As a father of three and a half year old twin daughters, I am frequently blessed by interruptions of sheer wonder coming from my children over things I have slowly taught myself to gloss over for the sake of busyness. Car rides for me are simply a means of getting from point A to point B, but that is not so for my kids. Car rides are an opportunity to sing their favorite songs with a captive audience, practice their ABCs, or see how many telephone poles they can count before losing track of where they were and starting over again. Car rides are an opportunity to stare out the window and soak up the world beyond our doorstep. Car rides are an opportunity to practice wonder.
Yesterday (on my day off) I found myself making not one, but 2 U-turns, not because I was lost, but because my wife Danae (also blessed with the gift of wonder) spotted, with some excitement, 3 daffodils whose buds had chosen to burst open over the weekend. Of course, her act of pointing out the window saying “Oh look, some daffodils just bloomed; I love daffodils!” never reaches the ears and brains of our children in time, so a panicked chorus of “I missed them, I missed them!” ensued. Not being in too big a hurry to get to point B on my day off I chose to oblige this moment of wonder: Commence first U-turn. Anja caught an eyeful of the beautiful waves of yellow ribbon pouring from the top of these 3 daffodil stems narrating her experience with a deep inhale of wonder followed by wide eyed pointing “they are beautiful, Mommy!” Success? Can we get back to getting to point B now? Nope, because not only were we now driving in the wrong direction, but this sent my other daughter, Junia, into tearful exasperation because of course she couldn’t see the daffodils from her side of the car: Commence second U-turn. “Oooh, pretty flowers. They’re yeyyow Daddy, they’re yeyyow!!!” Success!
I’m so glad it happened to be my day off yesterday because, had I been in my usual focus on getting to point B, I probably would have robbed them of that moment of wonder, and this moment has gotten me thinking. I spend far too much time trying to get to point B, only to arrive, and immediately start preparing for point C, and I know I’m far from alone in this. The thing is, rarely are we forced to live this way; we do it to ourselves. We over program, over schedule, and over pack our lives. We’re too busy for wonder because we live in a culture where busy is normal; busy is even lifted up as admirable. How’s life? Busy. Oh yeah? Good to hear, work must be going well then. Busy may be good for our work, but I’m not sure it’s good for our families and other relationships. I know it’s not good for our spirits.
Busy is a state of being spiritually distracted. We need that day off. We need that Sabbath from our busyness, our schedules, even ourselves, but in this culture of busyness in which we live, we are becoming more and more inept at taking the Sabbath that our spirits need to be healthy. Far too often I hear things like, “It’s hard to get to church on Sundays because it just feels like another item on the calendar, another commitment, another thing keeping me busy.” Somewhere along our journey from point A to point B, we have lost our way. We have forgotten that worship is not just another destination; it’s not just another item on the calendar. It’s the double U-turn.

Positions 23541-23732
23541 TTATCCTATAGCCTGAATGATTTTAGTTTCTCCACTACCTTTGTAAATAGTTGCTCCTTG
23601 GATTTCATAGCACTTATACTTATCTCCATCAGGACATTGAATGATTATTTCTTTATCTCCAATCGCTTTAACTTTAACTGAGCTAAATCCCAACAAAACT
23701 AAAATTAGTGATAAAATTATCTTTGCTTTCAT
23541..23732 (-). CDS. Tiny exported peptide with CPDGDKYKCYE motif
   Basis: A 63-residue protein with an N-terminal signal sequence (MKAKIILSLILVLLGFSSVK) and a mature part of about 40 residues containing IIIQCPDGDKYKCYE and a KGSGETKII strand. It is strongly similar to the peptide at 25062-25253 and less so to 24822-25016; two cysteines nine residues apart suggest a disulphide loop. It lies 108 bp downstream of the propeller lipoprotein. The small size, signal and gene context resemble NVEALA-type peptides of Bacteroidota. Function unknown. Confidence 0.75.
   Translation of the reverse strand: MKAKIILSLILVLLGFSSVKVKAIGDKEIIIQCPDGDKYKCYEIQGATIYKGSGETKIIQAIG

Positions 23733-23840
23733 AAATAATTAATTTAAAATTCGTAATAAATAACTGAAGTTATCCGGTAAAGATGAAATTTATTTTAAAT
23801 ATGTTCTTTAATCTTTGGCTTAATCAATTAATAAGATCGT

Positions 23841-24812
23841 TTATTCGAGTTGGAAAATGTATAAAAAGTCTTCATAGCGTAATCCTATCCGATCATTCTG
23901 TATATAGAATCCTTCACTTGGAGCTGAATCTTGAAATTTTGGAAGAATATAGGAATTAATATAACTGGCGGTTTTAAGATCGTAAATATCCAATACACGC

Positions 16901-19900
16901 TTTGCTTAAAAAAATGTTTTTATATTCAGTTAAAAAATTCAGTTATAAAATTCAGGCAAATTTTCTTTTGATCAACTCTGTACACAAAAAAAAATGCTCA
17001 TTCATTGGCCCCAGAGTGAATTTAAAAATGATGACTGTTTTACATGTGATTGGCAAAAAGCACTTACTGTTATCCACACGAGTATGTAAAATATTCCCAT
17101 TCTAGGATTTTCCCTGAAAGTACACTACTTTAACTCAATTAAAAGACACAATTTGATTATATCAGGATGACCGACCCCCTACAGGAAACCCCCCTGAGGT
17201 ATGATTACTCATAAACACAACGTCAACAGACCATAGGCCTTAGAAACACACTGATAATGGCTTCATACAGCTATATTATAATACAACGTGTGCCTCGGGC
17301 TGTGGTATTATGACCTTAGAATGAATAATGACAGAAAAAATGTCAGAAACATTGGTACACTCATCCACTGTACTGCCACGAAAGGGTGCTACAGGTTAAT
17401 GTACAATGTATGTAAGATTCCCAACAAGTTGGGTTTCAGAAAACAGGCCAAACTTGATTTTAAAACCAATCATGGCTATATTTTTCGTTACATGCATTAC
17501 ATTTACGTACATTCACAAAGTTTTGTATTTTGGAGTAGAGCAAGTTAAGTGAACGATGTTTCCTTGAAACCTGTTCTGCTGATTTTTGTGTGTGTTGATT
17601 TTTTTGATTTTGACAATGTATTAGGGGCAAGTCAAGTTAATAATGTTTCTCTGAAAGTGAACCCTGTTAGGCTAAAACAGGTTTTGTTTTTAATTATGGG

Recently, my mother-in-law started telling me about her parents (who have both since passed away) and her story was a reminder that we’re not actually any busier now than folks used to be; we just have a less healthy relationship with our busyness. It was exactly the reminder I needed, and perhaps it will be the reminder you need as well. She said “My parents never missed a week of church, not because they felt obligated to be there, but because they looked forward to it. It was their break.” Her parents were hard workers; they owned a farm and both had jobs as well as raising children. They weren’t any less busy than we are. The only difference was that they didn’t see church as just another thing on their calendar. Church was a break from their busyness.
Today, I find myself learning something of great value from generations before and after me, something I haven’t learned from my own generation. Worship is that spiritual double U-turn, an opportunity to slow down and gaze upon the flowers blooming in our lives, to peer in awe and wonder and the fruit of God’s work in our hearts. Worship is an opportunity to practice wonder.
So I invite you, not to make sure you put the Sunday Service on your digital calendar and set reminders to go off so you don’t forget; no. I invite you to not schedule anything on Sunday mornings. I invite you not only to slow down, but to stop. Stop being busy for a moment, and just be. Be with your families/friends, be with the world, be with God. Don’t just slow down and drive by the wonders of God’s creation, pull right over, hop out of the car, and stop to smell the flowers of God’s love in your life. Stop at the Lord’s table to taste and see that God is indeed good. God needed to take a Sabbath day after creating the world and instructed the Israelite people to take a Sabbath day each week as well, not another calendar item, but a break, a break in their lives, in their work, in their striving. This isn’t about pleasing God; it’s not about fulfilling an obligation. It’s about living a healthy life spiritually, so allow yourselves the time to take a break, to take a double U-turn through the church parking lot next Sunday to smell the flowers, to take in the awe and beauty of God’s love in your lives.
Grace and peace to you in and through the busyness of life. May you allow yourself the time to slow down, even stop for a moment to dwell in God’s presence with brothers and sisters in Christ.
Pastor Jason Lukis